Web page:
“The society which has abolished every kind of adventure makes its own abolition the only possible adventure.” Paris, May 1968

Saturday, 7 May 2011

Great day on the South Bank but .........

Iain Sinclair got a bit sniffy about the South Bank's Festival Of Britain 60th birthday celebrations, and to be fair to the old sage of psychogeographers, not without good reason. However, misgivings about this MasterCard sponsored event put firmly to one side I enjoyed my afternoon on the South Bank. The museum in the Festival Hall basement is full of interesting stuff and the Queen Elizabeth Hall roof garden is a genuine delight and a credit to the homeless folk who created it. To round off our day we took in the BFI's showing of the 1952 Festival Of Britain inspired film The Happy Family. On one level this is a classic British comedy of the era. Stanley Holloway, Kathleen Harrison, Dandy Nichols and a very young George Cole do what they do best in the kind of movie that old farts like me like to wax lyrical about now but would have just not bothered with at the time; preferring even the worst of Hollywood westerns or war films. But The Happy Family is not just a light hearted romp but is a profoundly political film that offers a critique of what is perceived as the authoritarian nature of socialism. The story revolves around the Lord family who are threatened with eviction from their corner shop to make way for the building of the South Bank Exhibition. Distributed just after the Tory 1951 General Election victory this is very much a celebration of the struggle of "little people" against a monolithic bureaucracy. Sixty years later we hold retrospectives about the Festival Of Britain and fight rearguard actions to save the last remnants of the post-war gains for working people - and it seems to me are no closer to formulating a coherent case for a libertarian socialism powered from the bottom up; and no closer to challenging the assumptions made in The Happy Family all those years ago.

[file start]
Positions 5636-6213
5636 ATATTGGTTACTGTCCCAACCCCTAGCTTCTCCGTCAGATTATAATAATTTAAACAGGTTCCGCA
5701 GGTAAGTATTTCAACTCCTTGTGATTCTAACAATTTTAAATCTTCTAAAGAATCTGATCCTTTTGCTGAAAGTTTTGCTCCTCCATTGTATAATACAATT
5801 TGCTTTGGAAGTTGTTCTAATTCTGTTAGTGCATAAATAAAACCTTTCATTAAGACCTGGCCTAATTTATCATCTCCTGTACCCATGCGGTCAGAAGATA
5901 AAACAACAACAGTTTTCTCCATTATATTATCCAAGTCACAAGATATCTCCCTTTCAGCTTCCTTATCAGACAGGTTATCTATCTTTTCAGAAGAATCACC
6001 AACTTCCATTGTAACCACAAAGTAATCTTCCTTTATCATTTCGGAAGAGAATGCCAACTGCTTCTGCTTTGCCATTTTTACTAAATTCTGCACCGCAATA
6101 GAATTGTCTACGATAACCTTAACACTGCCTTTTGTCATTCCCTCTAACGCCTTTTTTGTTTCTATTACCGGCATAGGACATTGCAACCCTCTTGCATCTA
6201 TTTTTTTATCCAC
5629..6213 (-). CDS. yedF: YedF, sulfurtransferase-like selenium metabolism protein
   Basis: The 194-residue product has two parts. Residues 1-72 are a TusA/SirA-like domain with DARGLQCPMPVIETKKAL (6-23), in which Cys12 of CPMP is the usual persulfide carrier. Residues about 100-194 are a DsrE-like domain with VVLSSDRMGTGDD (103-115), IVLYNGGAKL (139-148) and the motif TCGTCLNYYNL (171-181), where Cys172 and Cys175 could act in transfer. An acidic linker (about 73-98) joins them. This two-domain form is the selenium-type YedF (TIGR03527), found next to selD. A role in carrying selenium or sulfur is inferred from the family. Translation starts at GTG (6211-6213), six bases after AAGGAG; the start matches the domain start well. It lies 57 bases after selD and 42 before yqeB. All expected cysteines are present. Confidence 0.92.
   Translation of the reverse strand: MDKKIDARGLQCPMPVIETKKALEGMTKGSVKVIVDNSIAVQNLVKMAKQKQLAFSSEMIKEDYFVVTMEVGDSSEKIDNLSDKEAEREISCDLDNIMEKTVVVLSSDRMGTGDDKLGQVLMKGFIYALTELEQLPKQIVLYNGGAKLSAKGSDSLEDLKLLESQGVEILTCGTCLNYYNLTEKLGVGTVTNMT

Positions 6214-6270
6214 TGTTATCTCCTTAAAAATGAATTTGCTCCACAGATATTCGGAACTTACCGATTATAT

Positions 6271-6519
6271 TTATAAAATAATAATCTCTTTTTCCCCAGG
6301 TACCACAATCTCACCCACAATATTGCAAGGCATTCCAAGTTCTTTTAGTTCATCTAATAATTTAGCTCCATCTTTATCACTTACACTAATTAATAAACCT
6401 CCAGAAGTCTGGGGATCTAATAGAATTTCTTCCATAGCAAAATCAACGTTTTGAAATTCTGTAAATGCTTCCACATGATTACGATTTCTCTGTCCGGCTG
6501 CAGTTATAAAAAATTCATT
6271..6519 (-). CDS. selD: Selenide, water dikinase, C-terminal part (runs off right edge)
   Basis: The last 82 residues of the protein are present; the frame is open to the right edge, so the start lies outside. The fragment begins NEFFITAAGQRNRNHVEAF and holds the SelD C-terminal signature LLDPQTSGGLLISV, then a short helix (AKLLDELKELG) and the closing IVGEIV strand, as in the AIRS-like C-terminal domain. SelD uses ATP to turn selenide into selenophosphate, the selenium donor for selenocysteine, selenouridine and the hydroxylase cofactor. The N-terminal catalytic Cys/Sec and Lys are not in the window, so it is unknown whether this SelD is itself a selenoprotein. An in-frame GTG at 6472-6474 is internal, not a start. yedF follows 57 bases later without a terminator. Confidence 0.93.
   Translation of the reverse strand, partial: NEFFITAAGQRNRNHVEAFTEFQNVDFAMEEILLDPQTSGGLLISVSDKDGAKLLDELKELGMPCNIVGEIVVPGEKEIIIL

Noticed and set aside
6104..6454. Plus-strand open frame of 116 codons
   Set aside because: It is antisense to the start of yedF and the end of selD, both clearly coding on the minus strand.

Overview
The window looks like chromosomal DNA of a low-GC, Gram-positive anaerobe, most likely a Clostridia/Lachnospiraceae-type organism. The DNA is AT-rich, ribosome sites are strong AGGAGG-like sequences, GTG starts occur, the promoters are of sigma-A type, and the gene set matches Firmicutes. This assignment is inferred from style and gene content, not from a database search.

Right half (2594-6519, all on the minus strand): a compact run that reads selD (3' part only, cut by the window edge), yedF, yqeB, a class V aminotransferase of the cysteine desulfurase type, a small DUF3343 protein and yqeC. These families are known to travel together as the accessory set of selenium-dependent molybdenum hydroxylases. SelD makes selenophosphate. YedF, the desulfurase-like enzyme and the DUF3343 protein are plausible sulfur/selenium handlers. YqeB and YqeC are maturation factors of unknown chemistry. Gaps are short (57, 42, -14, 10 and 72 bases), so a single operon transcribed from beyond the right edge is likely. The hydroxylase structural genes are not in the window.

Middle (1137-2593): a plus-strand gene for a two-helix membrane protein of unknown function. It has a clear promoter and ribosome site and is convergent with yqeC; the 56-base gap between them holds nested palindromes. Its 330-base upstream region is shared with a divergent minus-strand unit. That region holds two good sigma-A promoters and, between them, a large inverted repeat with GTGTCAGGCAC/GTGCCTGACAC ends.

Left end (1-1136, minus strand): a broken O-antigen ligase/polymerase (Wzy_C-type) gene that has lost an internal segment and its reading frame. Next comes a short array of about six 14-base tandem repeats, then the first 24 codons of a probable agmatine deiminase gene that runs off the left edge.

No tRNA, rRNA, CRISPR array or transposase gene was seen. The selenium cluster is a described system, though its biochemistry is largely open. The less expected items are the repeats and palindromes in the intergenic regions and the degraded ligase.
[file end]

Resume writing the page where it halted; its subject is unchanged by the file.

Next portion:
Jemmy Hope said...

"... the kind of movie that old farts ... like to wax lyrical about now but would have just not bothered with at the time"

Spot on! But I loved "Hue and Cry" when I was ten, and I love it still, sixty-odd years later.

henry said...

Did Churchill really have the Skylon topple into the Thames? Or is that urban myth?

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